How to…engage with independent-learning

We are used to seeing schools and universities as the only places where learning can happen. It's time for a rethink!

How to…engage with independent-learning

Learning something new is a challenging and exciting thing to do, but it's often not considered such by students. So many subjects at school are perceived as boring or extremely difficult, and negative marks make us believe that we are not good enough - therefore we should give up. However, if we think about how many skills we learn and how many tasks we complete every day outside school, we should reconsider our ability to learn. For example, I think about teenagers, who might struggle at school, but show incredible ability to build online communities or to learn complex analytics and strategies for videogames.

So here are a few suggestions for anyone who wants to engage with independent-learning and be their own teacher. These suggestions apply to whatever you want to learn: a new art form, a new skill or a new language.

Check for online resources – When I want to explore or find out something that interest me, I look on the web. Initial searches can send you to generic content. However, keep exploring, often after scanning a few pages, you will find directories that list the useful websites for your subject. The fantastic thing about this process is that it virtually never ends. One link draws you to another and so on. In this case, content is not ordinarily listed as text books, but it is more engaging - video content, open forums, online courses, you name it. You can build up your knowledge depending on your needs. I'd suggest initial searches on YouTube, Google and Ted to find inspiration.

Don't forget apps – Now that there is an app for everything, learning has become easier. There is an app that teaches you to how to hold a camera, or how to look after your plants, or how to improve your communication skills. Again, basic online research can help, before throwing yourself in the App Store.

Be a wise observer – If you have the chance to speak to someone more knowledgeable or if you are just watching a tutorial online, try to think critically. Sometimes the best advice is not communicated with words. A lot of useful hints can be caught observing their performance, if they are actors. Or look for elements that make their video outstanding, if you are interested in vlogging. Those are just two examples.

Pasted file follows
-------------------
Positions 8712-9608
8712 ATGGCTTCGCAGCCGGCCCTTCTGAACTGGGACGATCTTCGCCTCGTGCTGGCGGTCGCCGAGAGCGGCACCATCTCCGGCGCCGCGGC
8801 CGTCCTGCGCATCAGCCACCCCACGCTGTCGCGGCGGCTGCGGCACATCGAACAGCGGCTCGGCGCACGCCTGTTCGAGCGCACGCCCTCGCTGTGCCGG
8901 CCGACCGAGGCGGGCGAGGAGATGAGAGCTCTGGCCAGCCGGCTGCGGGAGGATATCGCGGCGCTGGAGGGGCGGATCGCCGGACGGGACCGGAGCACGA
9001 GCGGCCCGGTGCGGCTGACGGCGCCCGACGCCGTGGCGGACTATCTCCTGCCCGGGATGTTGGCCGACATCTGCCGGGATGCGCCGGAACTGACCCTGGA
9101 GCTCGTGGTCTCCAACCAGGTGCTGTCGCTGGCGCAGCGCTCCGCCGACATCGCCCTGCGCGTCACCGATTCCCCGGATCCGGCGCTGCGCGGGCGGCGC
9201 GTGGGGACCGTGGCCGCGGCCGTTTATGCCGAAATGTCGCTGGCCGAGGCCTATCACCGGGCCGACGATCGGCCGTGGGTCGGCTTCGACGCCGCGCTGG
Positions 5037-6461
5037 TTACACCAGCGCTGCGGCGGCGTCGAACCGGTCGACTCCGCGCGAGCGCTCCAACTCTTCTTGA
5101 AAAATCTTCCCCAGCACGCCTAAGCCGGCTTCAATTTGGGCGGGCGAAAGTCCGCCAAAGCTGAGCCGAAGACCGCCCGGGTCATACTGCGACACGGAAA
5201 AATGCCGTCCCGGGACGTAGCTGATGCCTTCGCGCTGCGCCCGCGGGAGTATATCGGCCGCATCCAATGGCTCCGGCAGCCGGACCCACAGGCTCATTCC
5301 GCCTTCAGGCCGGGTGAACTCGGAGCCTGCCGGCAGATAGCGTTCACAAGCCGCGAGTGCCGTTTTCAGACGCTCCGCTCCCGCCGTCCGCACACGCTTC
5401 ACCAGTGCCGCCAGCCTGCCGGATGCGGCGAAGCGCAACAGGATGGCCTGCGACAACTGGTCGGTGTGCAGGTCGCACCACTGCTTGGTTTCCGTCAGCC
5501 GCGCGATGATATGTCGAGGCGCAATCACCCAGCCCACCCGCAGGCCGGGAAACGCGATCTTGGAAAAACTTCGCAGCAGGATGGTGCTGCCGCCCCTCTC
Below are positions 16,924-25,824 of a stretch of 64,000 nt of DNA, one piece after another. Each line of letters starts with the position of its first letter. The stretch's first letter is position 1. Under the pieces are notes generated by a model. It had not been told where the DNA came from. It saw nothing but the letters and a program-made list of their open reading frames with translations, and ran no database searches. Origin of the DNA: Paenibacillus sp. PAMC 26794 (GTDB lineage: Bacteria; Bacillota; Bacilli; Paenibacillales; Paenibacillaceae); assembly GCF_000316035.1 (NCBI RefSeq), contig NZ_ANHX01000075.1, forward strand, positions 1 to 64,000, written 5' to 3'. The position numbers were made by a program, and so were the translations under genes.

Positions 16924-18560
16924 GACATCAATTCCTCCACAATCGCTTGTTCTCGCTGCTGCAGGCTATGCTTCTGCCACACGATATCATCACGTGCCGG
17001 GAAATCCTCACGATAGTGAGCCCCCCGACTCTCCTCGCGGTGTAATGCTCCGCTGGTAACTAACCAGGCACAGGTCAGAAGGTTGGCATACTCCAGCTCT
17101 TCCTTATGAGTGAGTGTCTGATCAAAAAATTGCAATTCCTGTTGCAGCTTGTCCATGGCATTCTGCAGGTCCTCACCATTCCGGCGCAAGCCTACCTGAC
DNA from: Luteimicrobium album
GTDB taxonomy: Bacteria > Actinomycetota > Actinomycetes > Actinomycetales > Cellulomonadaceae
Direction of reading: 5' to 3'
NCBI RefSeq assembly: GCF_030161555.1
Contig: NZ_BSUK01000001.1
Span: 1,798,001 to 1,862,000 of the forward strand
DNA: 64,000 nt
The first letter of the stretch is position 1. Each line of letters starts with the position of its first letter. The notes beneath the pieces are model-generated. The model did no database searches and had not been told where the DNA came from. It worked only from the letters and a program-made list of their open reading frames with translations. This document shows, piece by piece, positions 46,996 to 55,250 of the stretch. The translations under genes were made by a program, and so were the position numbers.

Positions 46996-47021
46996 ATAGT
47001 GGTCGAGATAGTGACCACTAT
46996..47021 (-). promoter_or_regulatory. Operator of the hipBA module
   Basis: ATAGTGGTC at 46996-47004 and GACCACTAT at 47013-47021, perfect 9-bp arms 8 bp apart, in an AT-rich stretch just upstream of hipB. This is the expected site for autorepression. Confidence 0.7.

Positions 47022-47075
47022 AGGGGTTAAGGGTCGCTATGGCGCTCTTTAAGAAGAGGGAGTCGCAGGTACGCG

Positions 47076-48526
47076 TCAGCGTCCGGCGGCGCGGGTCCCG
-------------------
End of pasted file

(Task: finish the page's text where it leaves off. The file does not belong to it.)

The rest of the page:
Try yourself – When you have gathered the knowledge you needed, it is time to experiment yourself. During the learning process, it is normal to make mistakes especially at the beginning. Experimenting gives you the opportunity to gain first-hand experience. This will allow you to shape a personal learning programme based on your strengths and weaknesses. There is no linear process in independent-learning. The different steps can be repeated and adjusted while progressing through this process.

P.S.: Here is also the link to an inspiring TED Talk by John Green about learning everything online. John Green is the author of The Fault in Our Stars and Paper Towns.

Image via Flickr


Elena Losavio

Elena Losavio Voice Reporter

Elena is a recent Master's graduate in English Studies. She writes about theatre, film and contemporary art. She is specialised in women's roles within media and the arts, and she creates A View from the Other Side, a monthly column on this topic. She occasionally writes short stories about her wanderings in Asia and never says no to new adventures.

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